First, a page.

We forgot our reserved and rather clingy child at home this Christmas Eve. Instead we brought one who was wild, giddy and practically vibrating with excitement. Luckily others thought she was being cute, despite shrieks of laughter and running up and down the aisle between Grandma and Grandpa J and Godmother Rachel.
Our church gets the children to populate the empty manger scene with porcelain figures during the Christmas Eve service. Elizabeth stood in line, received a very fragile-looking sheep and marched it up the aisle with all the other kids while Mommy prayed fervently for sheep's continued survival. I think we were all rather surprised and impressed that Elizabeth just waltzed down the aisle without even a backwards look for Mommy.
Then Elizabeth and Mommy went out with the other kids for Sunday school where we mutilated oranges, trampled candies and sang many, many Christmas carols. (We made Christingles. Elizabeth was more or less able to explain the various parts to Daddy, though less successful at explaining to Grandma H the next morning!)
Time for the Candle Song, which we sing by candlelight and is one of my favourite parts of the entire church year. Elizabeth helped light the candles. Mommy spent several anxious moments redirecting hair (mine and hers) away from the flame. Someone else wasn't so lucky but the service ended with a very strong smell of singed hair, leading to a general patting of hairdos for many people around us, myself included. We never found out what happened, but since no one appeared to be actively flaming we're hoping it smelled worse than it actually was.
We went to watch Josie and Daniel's dance recital in Kemptville today. It was two hours long and Elizabeth sat quietly for most of it. She was completely captivated watching the dancers, squeezing my hands very hard periodically and tossing me a quick grin, especially whenever the really tiny dancers came on stage. Towards the end she just couldn't stay still anymore, standing up to dance on my lap (luckily we were sitting right at the back of the auditorium with no one behind us!) "Mummy" said Elizabeth. "Mummy! When I'm a bigger girl I'm going to be a ballerina!"
Hopefully she's a ballerina with good moisturizer because dancing in the basement in our dry winter air does pretty funny things to her hair!
Without my parents to organize us all, we had a bit of a learning curve on how much and what to bring for our annual Raclette dinner. Here's what we learned, recorded for posterity and/or next year.
1) A half round of cheese is sufficient, but if you get the whole round there's gonna be a lot of cheese on the menu for the next couple of weeks. Also, Brendan doesn't like raclette cheese for breakfast.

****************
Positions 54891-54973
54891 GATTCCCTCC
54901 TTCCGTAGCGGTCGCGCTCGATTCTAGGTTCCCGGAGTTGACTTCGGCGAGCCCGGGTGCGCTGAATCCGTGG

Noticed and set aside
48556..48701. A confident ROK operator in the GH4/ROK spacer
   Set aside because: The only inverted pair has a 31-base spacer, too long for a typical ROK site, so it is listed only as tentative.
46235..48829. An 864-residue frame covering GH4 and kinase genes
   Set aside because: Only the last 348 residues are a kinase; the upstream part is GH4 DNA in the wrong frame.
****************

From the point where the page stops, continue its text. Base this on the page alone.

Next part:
2) Four or five pounds of cold cuts would have been more than enough.
3) Karen should always buy the pickles.
4) The special wine is available in Gatineau.
5) Ten pounds of potatoes, not twenty. But if you get twenty, at least you can use the extras for Christmas dinner...
6) House of Cheese in the Byward Market is the place to buy the cheese. They answer their phone on the first ring and provide a price (by kilo, as well as the estimated total amount). They are located close to us. Contrast this with Serious Cheese who made me select options from an automated menu and then put me on hold for nearly ten minutes. They then told me that I didn't want to buy their cheese because "it probably costs too much for you" and offered to sell me a quarter round. I explained that we needed at least a half round in order to use our machine, so the woman hemmed and hawed and finally said I should "come into the store to look at the various cheeses and see if any of them would work". I wanted a price. She did not want to give me one. I finally convinced her that I needed a price in order to justify driving way the way out to the outskirts of Ottawa. The kicker was that after wasting nearly fifteen minutes of my time she finally gave me a ballpark price - $40 higher than the estimate from House of Cheese. My brother said I should watch Monty Python's Cheese Shop sketch after hearing about my experience. He was so right!
I got into making gingerbread structures with my friends in high school.
Sixteen (!!!) years later there are enough little kids coming that we decided to create a kids table. We always use gluten free dough and although I liked last year's cookies better, the dough this year was fabulous to work with. It rolled well and you could even pick it up. It baked a bit hard and had a tendency to bubble, so I guess we need to experiment further, but the lack of gluten is becoming less and less of an issue. If they'd just come out with a gluten free string licorice for wires and string I wouldn't miss it at all!
I added a new challenge this year with a sugar-free, gluten-free, dairy-free and molasses free gingerbread for a friend. The candy was replaced by non-sugared dried fruit, seeds and nuts, but replacing the icing was a big problem. Eventually we settled on peanut butter and honey but it was really too runny to hold multiple pieces together. It made a nice iced cookie though. Next year I'll have to experiment some more.
We got everything ready two days before the actual party, including baking pieces for Elizabeth's creation. She wanted to make a plain old house, so aside from insisting on stain glass candy windows I went along with it. She nearly took out the camera with the rolling pin while showing me how to crush the candy.
Elizabeth's eyes nearly fell out of her head when she saw the table full of candy. "I like eese and eese and eese and dere's cok-o-late mummy" Interestingly, she did not demand to eat it even though we had a mountain of yummy treats as our table centerpiece for two days worth of meals. We'd explained everything was for the party so I guess she understood that she had to wait.